The business case for penetration testing – Preaching to the unconverted:

demonstrating statistics

How do you communicate ROI on Penetration Testing to gain buy-in?

Did you get your car insurance renewal quote in recently? Chances are it’s gone up and chances are you are wondering whether it’s worth it.

For non-tech savvy finance folk and to be fair, some tech-savvy non-finance folk, you can understand why they might view penetration testing in much the same way. They shouldn’t though, if they fully understood the cost to business and reputation even a relatively harmless data breach or hack could have, they would be throwing wads of cash at you faster than you could pick it up. OK, maybe not, but you get the picture.

Communicate with the Finance Department

It’s not always easy to communicate with the finance department, they deal in the bottom line, in facts and in figures. What you need to do is articulate the cost of the security service needed and compare it to investing in the potential damages that the penetration test would prevent. For this undertaking, you’ll need a solid understanding of your company’s Information Assets (IA) and how valuable those assets are to the business.

Warning: Sleep inducing initialisms ahead (& some egg sucking instruction)!

As mentioned, Finance Departments like to talk figures, the clue is in the name really. They also like to talk in initialisms. By the way, I was going use the term acronyms, but it turns out an acronym is an abbreviation formed from the initial letters of other words and pronounced as a word – i.e. NASA. Who knew? What, everyone except me!?

Anyway, back to initialisms, a perennial favourite of the ‘bottom liners’ is Return on Investment (ROI). Simply put; it’s some confirmation that if you spend £xxx, by a certain time you will receive £xxx in return – basically “what’s in it for me?” This is where you’ll need to demonstrate the cost of a breach to the business vs the cost of a penetration test.

They might also ask for a Payback Period (PP) – which is “OK, you’ve told me what I am going to get, when I am going to get it?” Your answer to this one is “just before the next penetration test.”

If thanks to your penetration testing programme, they have reached the next one without suffering the greater cost of a breach or hack then that’s their ROI.

Educate on the intangible business benefits

Next stop on the initialism fun-ride is Net Present Value (NPV) basically the mechanism for valuing current value of future cash flows – this is where you will need to re-introduce the less tangible aspects of suffering a data breach. If you need something to help your cause just point them to historical share prices of a high-profile company pre & post breach and watch the colour drain from their faces! This linked with Initial Rate of Return (IRR) means that your job is tricky but not impossible – you can’t go bowling in with “we need to spend £xxx on penetration testing or someone is going to hack us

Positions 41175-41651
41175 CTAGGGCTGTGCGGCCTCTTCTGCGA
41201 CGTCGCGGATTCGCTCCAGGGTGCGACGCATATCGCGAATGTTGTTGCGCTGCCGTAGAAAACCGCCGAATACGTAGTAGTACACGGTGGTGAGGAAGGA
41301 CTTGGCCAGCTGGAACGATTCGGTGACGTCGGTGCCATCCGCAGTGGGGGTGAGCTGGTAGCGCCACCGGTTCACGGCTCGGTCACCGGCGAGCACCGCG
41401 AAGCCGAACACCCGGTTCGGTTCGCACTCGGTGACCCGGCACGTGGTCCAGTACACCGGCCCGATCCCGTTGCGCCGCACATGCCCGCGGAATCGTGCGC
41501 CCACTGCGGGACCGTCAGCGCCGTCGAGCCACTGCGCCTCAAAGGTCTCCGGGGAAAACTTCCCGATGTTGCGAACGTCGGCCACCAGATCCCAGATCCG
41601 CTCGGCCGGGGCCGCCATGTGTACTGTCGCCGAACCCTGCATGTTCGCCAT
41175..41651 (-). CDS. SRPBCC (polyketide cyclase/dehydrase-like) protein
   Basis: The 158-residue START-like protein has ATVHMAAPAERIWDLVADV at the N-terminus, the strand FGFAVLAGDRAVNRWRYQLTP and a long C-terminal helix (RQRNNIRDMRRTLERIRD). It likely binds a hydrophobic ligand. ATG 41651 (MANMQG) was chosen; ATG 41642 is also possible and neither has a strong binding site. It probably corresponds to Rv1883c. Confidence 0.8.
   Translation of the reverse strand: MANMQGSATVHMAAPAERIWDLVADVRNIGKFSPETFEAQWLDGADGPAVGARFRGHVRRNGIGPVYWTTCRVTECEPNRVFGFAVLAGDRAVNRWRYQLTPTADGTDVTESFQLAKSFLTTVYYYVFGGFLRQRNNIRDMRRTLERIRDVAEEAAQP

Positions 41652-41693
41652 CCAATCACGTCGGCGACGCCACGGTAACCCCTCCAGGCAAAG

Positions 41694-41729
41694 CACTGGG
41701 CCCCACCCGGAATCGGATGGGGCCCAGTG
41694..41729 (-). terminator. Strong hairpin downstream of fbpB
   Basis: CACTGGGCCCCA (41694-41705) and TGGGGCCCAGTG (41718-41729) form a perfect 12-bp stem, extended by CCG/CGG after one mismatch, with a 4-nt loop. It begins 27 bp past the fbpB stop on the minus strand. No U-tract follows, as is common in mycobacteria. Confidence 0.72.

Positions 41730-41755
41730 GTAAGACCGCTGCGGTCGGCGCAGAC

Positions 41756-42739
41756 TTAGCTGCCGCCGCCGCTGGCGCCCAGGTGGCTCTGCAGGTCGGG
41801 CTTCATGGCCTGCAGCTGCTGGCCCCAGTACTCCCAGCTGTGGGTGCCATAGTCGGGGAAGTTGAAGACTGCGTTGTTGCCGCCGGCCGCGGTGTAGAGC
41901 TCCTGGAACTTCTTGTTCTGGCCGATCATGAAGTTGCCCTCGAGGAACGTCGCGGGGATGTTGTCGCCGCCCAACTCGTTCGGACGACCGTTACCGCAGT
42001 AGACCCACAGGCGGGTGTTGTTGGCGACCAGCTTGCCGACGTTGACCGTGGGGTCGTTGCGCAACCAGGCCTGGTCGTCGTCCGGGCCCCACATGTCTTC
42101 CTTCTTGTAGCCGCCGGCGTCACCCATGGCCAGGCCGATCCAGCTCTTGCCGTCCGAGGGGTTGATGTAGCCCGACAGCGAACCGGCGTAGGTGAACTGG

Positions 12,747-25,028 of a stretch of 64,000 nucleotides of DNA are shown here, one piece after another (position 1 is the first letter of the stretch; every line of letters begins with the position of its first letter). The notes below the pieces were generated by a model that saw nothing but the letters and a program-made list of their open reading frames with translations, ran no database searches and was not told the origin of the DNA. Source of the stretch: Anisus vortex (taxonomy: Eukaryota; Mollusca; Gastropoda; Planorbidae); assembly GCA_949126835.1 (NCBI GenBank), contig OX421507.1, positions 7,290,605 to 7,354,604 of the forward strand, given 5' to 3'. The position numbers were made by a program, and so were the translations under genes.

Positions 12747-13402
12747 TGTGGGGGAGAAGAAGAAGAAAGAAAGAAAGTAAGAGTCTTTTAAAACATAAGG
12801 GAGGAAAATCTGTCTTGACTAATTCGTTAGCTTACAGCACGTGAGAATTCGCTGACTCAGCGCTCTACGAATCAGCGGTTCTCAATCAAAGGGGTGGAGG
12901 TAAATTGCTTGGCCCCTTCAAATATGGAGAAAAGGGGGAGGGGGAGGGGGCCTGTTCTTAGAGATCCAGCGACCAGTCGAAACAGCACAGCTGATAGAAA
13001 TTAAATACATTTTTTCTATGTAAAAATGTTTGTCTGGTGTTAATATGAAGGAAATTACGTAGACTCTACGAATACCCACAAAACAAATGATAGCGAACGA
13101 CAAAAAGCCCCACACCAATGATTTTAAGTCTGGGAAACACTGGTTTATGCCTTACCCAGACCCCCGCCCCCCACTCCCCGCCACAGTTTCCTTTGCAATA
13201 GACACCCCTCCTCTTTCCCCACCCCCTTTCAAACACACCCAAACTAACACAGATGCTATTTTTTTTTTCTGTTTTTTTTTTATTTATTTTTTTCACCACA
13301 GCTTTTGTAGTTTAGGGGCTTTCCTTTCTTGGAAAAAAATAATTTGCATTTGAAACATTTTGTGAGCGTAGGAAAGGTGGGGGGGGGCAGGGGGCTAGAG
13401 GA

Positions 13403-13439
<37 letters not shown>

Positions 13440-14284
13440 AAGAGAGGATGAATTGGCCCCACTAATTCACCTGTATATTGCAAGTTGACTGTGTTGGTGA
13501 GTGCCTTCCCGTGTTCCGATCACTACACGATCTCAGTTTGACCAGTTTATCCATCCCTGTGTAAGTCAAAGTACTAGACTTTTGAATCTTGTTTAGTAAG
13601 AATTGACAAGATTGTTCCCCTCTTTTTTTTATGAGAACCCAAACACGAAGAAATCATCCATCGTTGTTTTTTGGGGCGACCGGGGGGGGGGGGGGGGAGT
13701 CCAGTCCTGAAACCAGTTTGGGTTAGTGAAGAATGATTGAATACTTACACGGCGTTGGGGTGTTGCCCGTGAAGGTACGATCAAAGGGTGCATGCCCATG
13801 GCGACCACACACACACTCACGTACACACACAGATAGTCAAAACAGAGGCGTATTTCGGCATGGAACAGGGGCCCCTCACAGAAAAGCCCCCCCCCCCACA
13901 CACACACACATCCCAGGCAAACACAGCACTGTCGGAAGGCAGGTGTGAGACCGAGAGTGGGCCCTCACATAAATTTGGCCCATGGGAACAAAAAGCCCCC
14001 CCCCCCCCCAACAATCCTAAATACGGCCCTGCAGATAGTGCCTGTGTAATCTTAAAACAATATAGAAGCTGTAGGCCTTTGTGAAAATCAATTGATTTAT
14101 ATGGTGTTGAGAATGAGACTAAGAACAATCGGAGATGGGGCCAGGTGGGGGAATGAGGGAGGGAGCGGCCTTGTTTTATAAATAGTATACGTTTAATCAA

Instead, once armed with this data and knowledge, you take it to those that hold the purse strings and you demonstrate how you came to the valuation of the Information Assets (IA), remember them? These same people may have already assisted you in the valuation – in which case you’ll have a head start. Then you present them with the cost of protecting the IA – in the form of a security or penetration test. This can be a test on its own or as part of a comprehensive Information Risk Management programme – we’ll leave it to you to test the waters of how receptive they may be!

Consult industry experts to support your business case

Risk Crew will not only help you with the penetration testing itself, but we can also help you with making the business case for it. We can guide you in speaking the language that’s required, we can discuss Return on Investment (ROI), Payback / Breakeven, Net Present Value (NPV) and Internal Rate of Return (IRR) and any other sleep-inducing terms as required.

2 thoughts on “The business case for penetration testing – Preaching to the unconverted:

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